Going down to try to claim the written copy of my piece after the awards, I was approached by members of the judging panel.
“We liked it,” he said. “It was terrific. But it would never be published.”
“Why not?” I asked.
I never really got a direct answer to that question, but it boiled down to somehow comparing the word feminist to the word vagina in the dirty-word pantheon was unacceptable for mainstream America to hear.
In my younger world, feminism was a dirty word, a thing you never talked about. Feminists were man-hating ball-bashers, pantsuit wearing frigid “femi-nazis” who were so into the cause of women that they didn’t see anything else around them. They isolated men and were too radical for the mainstream.
Yet when I snatched my mom’s copy of The Vagina Monologues to read it at 18, it changed me. Eve Ensler, the famous playwright, told me in her wonderful words that I was a woman, and that was really okay. I would be hurt and things would be difficult, but it was all about getting back up and fighting the good fight until it was won. It even led me to participate in The Vagina Monologues at Cal State Fullerton my senior year of college.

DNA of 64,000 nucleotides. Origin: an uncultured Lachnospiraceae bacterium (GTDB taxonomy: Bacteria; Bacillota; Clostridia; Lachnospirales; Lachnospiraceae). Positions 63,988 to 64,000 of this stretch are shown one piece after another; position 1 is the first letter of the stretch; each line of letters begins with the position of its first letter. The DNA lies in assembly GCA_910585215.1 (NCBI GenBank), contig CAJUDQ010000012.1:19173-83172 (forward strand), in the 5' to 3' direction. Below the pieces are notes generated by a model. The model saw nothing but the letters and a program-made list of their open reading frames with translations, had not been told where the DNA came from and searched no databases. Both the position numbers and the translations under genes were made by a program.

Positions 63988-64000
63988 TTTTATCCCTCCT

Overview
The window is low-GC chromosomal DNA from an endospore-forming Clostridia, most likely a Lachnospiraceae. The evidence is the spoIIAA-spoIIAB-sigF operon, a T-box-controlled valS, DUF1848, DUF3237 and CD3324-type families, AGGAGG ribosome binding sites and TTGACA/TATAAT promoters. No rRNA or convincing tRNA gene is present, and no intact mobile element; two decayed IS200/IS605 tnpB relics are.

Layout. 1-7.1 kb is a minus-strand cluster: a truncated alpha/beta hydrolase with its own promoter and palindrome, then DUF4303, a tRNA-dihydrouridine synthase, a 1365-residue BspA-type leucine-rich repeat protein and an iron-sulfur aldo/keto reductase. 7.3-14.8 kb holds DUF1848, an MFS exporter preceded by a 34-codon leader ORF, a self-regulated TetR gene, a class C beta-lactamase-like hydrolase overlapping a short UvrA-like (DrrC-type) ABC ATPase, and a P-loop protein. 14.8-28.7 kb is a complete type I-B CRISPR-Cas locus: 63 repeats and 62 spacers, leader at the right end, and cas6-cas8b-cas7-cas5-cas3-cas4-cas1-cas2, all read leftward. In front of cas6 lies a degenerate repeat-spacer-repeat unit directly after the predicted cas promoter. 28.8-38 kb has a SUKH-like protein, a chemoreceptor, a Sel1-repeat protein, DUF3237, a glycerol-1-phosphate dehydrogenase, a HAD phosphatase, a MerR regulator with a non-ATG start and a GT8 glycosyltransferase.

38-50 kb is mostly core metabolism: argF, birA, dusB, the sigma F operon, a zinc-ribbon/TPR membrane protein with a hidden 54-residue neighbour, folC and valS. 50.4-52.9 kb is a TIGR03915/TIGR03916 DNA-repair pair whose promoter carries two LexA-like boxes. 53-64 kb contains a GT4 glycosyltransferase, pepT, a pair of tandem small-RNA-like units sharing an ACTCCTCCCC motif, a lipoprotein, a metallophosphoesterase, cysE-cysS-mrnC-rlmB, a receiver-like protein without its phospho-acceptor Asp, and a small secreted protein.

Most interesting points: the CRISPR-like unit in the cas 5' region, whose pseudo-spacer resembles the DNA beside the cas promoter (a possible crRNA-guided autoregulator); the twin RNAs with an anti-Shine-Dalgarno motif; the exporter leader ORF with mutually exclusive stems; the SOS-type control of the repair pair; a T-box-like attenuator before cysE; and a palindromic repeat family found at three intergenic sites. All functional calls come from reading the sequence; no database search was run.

Reading the forward from Gloria Steinem, I realized I could be smart and bold, fierce and seeing more to the world than what it had given me as a woman growing up in a conservative Christian town. I was left thinking back to several years before in high school, when my teachers would yell at me for having an opinion and asked me why I couldn’t be quiet and a good girl like my older sister. They called me trouble, when in truth I wasn’t; rather, I am everything that Gloria wrote about.
So imagine my betrayal when she was in the news last week about how supporting Bernie Sanders was more about my libido than about my mind. How I should support Hillary instead. This wasn’t my Gloria. This wasn’t the woman who taught me to think for myself and be a powerful woman in my own right. This wasn’t one of the women who inspired my feminism.